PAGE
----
It may be hypothesised that with the right exposure of ideas, a generalised (not identical) behaviour pattern may be observed. However, the education media cannot be one of rote memorisation.
The individual needs to be exposed to experiences and role models, through and from which she can actively learn to inculcate certain values and attitudes.
If desired values are practised while people are young, the hypothesis is that as people grow up to become thinkers, politicians, businessmen, farmers, policemen, teachers, doctors, etc, there may be a shared understanding to bring about connectivity at home, community, districts, nation, continental region and the world.
Enhancing the curriculum
To attain greater connectivity and understanding among people by exercising skills in reasoning and analysis, philosophical discourse should be encouraged in all sectors of society. It is already in practice outside the classroom for example, when people are involved in adda. In the true sense of adda, there is no facilitation in the process and conversations may lead to anywhere, where the people involved in the adda may generate any number of possible claims or conclusions.
To intentionally reach certain conclusions, which lead to the appreciation of desired values, classroom facilitators should practise the process of Socratic questioning and eventually, through an argumentative process, reach appropriate conclusions.
Something, which comes close, is debate. In debate, students take opposite sides and at times, it is hoped that through compelling arguments, students may eventually agree with what seems right. However, if students argue for a side which actually may seem against the values of connectivity, then those students may actually come up with more compelling arguments than their counter-parties, convincing themselves to be in a position that discourages connectivity.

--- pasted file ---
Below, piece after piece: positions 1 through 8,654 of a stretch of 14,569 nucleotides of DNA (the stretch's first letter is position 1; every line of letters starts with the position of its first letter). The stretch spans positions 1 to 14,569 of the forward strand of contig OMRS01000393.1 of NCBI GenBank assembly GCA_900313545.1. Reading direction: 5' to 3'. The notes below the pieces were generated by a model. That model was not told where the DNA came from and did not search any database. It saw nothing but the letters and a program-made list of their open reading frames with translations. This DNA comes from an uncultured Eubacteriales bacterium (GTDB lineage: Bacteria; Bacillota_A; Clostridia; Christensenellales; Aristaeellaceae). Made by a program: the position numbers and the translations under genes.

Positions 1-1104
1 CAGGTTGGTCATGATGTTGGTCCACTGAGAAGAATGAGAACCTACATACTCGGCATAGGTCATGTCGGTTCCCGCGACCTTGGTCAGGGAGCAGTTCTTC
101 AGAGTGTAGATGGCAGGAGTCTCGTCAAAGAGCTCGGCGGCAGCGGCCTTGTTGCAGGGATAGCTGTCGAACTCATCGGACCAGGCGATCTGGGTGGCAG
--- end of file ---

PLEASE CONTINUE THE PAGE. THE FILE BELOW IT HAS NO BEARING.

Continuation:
Other experiential activities can also be organised for children to experience problems/conflicts within their own communities and the region, through which they attempt to come up with solutions to resolve these simulated scenario-based conflicts. Other media as such audio-visual material in the form of movies, songs and cartoons, books, etc. may also be created.
However, one note of caution: the above strategies in the education system do not just relate to the idea of encouraging regional connectivity; they could be used for almost any idea, for good or for bad. The onus of what ideas should be encouraged relies upon the policy-makers of the education system and needless to say, if the policy-makers are working towards the benefit of their people, then accordingly, they have to make their decisions responsibly.
All in all, an education system that addresses the concerns regarding the lack of regional connectivity and incepts these ideas/values which encourage greater connectivity into young minds may lead to the smoother implementation of relevant ideas within our own homes and the region. If people do not appreciate initiatives for regional connectivity as they grow up, it is difficult to expect cooperation when it comes to the implementation of such projects. With the appropriate steps, it is hoped that education for regional connectivity could lead us to overcoming the region's woes of massive poverty, nuclear power enmity, drugs and arms smuggling, border killings, mistrust arising from the partitions of 1947 and 1971, water management issues, regional terrorism, etc., leading to a peaceful and healthier future of South Asia.
Shakil Ahmed is a staff researcher at the Institute of Educational Development, Brac University.
© thedailystar.net, 2012. All Rights Reserved